And he shall slaughter the young bull before the Lord. And Aaron’s descendants, the kohanim [priests], shall bring the blood, and dash the blood upon the altar, around [the altar] which is at the entrance of the Tent of Meeting. And he shall skin the burnt offering, and cut it into its [prescribed] sections. And the descendants of Aaron the kohen shall place fire on the altar, and arrange wood on the fire. And Aaron’s descendants, the kohanim, shall then arrange the pieces, the head and the fat, on top of the wood which is on the fire that is on the altar. (1:5-8)
What’s the dashing of blood about? Why cut the animal into pieces? Why put the head and the fat (eww!) on top? Sensible questions, but Douglas teaches us they’re the wrong questions for this culture:
Leviticus’ literary style is correlative, it works through analogies. Instead of explaining why an instruction has been given, or even what it means, it adds another similar instruction, and another and another, thus producing its highly schematized effect …
They serve in place of causal explanations. If one asks, Why this rule? the answer is that it conforms to that other rule. If, Why both those rules? the answer is a larger category of rules in which they are embedded as subsets or from which they are distinguished as exceptions. Many law books proceed in this concentric, hierarchical way. In Leviticus, the patterning of oppositions and inclusions is generally all the explaining that we are going to get. Instead of argument there is analogy. (p. 18)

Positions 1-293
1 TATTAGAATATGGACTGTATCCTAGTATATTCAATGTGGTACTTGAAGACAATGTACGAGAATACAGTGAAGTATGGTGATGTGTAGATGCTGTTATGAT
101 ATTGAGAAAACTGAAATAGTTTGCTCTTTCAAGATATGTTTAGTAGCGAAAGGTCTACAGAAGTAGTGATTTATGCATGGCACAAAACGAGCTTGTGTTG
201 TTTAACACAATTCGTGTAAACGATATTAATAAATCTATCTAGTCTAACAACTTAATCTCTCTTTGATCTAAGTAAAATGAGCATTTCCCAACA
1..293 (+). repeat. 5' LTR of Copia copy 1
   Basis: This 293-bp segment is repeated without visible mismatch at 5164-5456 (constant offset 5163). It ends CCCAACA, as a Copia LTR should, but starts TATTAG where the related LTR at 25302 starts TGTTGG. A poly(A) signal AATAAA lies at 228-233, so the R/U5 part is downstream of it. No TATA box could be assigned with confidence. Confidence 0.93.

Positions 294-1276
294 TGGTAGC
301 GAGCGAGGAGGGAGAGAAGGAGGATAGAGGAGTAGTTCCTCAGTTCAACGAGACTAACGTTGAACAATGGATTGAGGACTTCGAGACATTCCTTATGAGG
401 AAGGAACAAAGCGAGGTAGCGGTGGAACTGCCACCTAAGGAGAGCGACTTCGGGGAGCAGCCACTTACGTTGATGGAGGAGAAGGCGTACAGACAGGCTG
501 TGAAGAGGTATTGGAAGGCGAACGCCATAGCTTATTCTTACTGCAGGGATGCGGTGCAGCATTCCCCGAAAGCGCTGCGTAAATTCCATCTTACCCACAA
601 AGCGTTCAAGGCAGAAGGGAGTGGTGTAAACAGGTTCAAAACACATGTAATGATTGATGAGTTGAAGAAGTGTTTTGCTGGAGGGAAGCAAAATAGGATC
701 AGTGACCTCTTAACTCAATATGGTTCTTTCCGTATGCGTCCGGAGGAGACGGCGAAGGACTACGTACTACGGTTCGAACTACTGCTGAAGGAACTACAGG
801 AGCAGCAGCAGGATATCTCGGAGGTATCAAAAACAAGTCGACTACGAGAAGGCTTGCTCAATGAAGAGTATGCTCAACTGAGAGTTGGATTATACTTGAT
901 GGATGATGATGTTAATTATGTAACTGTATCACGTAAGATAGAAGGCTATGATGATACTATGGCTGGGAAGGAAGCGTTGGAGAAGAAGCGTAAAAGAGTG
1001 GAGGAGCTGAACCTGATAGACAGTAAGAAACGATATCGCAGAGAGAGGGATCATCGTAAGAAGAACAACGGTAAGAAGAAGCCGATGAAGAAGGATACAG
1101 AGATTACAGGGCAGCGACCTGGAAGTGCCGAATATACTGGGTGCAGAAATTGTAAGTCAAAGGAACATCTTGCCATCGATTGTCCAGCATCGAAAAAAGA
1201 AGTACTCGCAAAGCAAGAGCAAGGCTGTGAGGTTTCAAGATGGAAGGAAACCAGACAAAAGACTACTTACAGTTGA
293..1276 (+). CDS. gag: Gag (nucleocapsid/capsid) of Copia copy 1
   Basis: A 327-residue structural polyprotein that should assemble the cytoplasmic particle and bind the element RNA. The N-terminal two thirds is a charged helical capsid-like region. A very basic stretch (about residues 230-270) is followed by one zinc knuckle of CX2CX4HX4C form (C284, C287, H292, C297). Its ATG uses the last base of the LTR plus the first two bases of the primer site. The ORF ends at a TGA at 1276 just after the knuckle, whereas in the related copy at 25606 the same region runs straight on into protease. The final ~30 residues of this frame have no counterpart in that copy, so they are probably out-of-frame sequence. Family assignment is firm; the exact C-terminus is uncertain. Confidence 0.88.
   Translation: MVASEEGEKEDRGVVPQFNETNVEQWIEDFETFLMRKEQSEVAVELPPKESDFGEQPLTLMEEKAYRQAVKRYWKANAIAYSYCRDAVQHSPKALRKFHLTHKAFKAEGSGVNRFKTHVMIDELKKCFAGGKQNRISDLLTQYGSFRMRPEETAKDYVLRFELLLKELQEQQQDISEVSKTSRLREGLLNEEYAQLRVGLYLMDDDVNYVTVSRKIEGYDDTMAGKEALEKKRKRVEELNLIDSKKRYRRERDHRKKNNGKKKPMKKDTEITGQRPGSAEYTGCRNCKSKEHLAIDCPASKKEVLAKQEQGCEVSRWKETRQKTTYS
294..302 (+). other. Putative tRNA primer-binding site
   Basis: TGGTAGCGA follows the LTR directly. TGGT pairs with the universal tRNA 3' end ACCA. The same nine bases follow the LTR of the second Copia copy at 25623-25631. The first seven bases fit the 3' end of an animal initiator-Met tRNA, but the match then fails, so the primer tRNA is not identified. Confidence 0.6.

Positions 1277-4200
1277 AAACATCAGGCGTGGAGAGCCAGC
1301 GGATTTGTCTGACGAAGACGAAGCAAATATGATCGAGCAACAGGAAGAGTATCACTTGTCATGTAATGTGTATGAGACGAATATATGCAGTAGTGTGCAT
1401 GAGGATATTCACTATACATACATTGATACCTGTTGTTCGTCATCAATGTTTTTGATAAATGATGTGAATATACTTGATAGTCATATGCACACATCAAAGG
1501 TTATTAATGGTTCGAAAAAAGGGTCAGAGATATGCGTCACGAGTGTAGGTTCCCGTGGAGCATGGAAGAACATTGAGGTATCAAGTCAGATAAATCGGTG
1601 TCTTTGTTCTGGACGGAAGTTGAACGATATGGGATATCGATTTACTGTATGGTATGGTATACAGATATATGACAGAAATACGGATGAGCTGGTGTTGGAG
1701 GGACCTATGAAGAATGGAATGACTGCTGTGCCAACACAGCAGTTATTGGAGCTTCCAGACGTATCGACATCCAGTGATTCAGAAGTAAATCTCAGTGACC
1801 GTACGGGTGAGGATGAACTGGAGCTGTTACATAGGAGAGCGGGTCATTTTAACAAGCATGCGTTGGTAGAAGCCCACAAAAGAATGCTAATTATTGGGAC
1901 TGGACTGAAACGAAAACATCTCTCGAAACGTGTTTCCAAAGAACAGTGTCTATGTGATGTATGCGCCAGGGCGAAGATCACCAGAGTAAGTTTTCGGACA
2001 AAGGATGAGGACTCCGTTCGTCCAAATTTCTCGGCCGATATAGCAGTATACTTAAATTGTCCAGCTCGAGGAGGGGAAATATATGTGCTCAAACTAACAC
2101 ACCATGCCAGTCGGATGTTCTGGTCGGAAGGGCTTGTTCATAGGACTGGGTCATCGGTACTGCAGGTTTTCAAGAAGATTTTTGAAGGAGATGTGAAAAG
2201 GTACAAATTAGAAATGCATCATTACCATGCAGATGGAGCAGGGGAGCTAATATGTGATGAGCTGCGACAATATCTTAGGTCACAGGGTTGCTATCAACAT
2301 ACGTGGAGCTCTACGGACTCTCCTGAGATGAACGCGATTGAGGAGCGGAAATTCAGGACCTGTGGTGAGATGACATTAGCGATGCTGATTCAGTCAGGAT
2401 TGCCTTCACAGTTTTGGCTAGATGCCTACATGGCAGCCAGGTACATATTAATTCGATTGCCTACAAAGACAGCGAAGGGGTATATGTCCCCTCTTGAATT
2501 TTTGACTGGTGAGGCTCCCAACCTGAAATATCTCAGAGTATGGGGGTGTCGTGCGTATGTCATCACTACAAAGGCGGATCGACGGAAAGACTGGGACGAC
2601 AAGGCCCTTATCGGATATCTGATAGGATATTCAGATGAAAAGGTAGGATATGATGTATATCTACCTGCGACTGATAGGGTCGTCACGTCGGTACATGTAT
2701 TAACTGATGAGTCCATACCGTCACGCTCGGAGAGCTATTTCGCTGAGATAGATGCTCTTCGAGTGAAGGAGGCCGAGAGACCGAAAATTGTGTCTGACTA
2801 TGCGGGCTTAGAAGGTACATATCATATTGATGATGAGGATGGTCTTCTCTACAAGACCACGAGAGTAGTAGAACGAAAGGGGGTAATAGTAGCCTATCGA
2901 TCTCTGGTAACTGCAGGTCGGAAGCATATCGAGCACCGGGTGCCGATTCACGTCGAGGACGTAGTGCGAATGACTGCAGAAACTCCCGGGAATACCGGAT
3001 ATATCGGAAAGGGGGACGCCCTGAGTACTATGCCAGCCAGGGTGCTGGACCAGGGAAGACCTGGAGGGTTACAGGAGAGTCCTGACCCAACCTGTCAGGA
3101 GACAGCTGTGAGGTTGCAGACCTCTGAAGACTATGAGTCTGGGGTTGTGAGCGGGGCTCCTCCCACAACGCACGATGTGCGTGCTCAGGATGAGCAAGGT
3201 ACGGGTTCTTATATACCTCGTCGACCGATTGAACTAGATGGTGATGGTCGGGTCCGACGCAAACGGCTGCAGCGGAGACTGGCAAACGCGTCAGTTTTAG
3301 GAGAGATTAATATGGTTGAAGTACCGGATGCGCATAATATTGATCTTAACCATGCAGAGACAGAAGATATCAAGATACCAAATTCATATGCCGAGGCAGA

For that matter, why have a sacrificial cult at all? For that, of course, you have to keep the Israelites in their own time and place — a vulnerable minority worshipping a strange and invisible deity. Without sacrifice, no one, least of all the Israelites themselves, would have taken the religion seriously.
It is all very well for the God of Genesis to tell his creatures to go forth with his blessing on their breeding, or to declare that he will give numerous descendants to Abraham and Isaac. There has to be something that these anxious worshippers can do in the here-and-now to bring their particular cases to his mind. There have to be offerings that they can make to direct his life-giving power to their own lives and to the vegetation and animals on which they depend …
Redirecting the postive cults that honoured Baal to the worship of the God of Israel is an easy accommodation to monothesim. But what to do about cults to aver the harm caused by demons? … To take demons out of the religion would leave a huge gap. It is not just that the worshippers are wishing for fertility, but also that they are wanting to understand the innumerable losses and diseases which they are in the habit of ascribing to demons. If they are told not to fear demons any more, how are they to explain their misfortunes? …
So instead of demons, we get a system of ritual purity, a relationship in which G-d’s favor depends on the people’s adherence to a divinely ordained instruction manual.